• Re: (Score:3, Insightful)

          by Anonymous Coward

          This Ebola strain is not communicable via air, but others are, e.g. Ebola Reston. Luckily, Ebola Reston is not as deadly to humans, but it still dissolves monkeys. We are one mutation away from an air-born deadly strain which can cause a pandemic.

        • by rtb61 (674572)

          It will be a fine balancing act to ensure transport routes sea and air are cut off to prevent transmission of Ebola before it reaches out from less populated regions to major cities where direct contact between persons becomes possible, keeping in mind sneezing, transfer of perspiration from person to person in public transport systems and other transitory methods of transfer that can extend physical contact be actual direct physical contact.

          So major cities throughout the world are under direct threat an

          • by RockDoctor (15477)

            So major cities throughout the world are under direct threat and likely acting early rather than latter in cutting off sources of infection would be far safer.

            Shrug.

            We were receiving cargo onto the boat less than 48 hours out of Guyana, less than 2 weeks ago. Since then 1/4 of the crew will have crew-changed to (mostly) Louisiana, another 1/4 to Europe, another 1/4 to various places in Africa (including Guyana and Liberia), and half of the Philippine labourers will be lining up for their crew change.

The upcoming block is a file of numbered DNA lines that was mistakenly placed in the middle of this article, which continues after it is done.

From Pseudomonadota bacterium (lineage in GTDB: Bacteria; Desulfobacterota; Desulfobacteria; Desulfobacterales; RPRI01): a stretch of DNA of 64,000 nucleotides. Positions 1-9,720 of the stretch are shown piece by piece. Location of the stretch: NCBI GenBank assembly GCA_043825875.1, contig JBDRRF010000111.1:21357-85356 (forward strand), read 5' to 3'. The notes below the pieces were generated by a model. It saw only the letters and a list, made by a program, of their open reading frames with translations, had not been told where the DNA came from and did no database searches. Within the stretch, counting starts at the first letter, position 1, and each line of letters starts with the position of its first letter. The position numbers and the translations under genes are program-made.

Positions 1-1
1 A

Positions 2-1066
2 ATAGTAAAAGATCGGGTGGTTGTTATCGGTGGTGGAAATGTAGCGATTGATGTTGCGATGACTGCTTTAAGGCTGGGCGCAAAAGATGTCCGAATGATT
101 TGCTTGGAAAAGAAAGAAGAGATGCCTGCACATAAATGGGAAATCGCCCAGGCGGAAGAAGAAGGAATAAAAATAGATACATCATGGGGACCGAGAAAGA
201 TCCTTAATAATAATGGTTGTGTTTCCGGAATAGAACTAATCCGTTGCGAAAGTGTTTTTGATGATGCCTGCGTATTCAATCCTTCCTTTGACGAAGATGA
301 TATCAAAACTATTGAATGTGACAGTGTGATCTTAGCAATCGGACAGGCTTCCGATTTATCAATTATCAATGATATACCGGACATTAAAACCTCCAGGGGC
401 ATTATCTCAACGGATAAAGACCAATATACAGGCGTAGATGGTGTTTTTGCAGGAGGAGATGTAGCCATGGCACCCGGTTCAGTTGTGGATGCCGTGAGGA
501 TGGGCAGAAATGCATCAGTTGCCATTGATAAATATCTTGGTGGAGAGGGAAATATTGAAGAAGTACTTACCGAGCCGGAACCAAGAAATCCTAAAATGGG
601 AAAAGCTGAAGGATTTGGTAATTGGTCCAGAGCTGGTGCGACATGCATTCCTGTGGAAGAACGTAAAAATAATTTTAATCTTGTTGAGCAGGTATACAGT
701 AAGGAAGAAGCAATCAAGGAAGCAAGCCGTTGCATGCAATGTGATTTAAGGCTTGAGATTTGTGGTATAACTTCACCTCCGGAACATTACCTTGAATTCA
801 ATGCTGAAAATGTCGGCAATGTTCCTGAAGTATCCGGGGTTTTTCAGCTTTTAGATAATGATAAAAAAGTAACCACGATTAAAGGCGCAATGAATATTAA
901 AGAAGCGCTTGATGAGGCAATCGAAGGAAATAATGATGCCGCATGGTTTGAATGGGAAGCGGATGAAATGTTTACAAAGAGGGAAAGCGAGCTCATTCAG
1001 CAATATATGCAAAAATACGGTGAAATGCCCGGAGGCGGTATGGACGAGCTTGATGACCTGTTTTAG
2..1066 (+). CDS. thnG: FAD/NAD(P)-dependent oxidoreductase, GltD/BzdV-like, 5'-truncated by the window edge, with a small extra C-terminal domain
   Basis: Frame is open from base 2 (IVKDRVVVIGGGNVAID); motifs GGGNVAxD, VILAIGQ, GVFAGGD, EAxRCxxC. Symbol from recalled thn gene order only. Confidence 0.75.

Stabl

        • by RockDoctor (15477)

          but if something this virulent ever learns to spread like the flu there will be no more overpopulation worries.

          ... for about 3 generations.

          • I can see you're going to make me work for it. Okay. A generation is historically 20-25 years at the mean, 15-35 years at the extreme, and we can probably safely project something on the low side of average after a massive worldwide loss of life... nearby death seems to act as a bit of an aphrodisiac. I will sample 23 years using these predictive assumptions, and not at all because the multiplication of factors 3 and 23 results in a product of 69.

            Depending on the strain, an ebola infection is lethal upon c

            • by RockDoctor (15477)
              Using the back of a different envelope, let's hypothesise some mutation to ebola that gives it a 70% mortality rate (the mean of the mortality rates you cite), and a flu-like transmission profile. Then in around 5 years of cycling through the population, we'll be down to about 2.1 billion people left on the planet. That's around the population in the late 1920s to late 1930s.

              Add on your 69 years for 3 generations and we'll be back to a population situation of 1933 + 69 = 2002. In short, we'd be back to the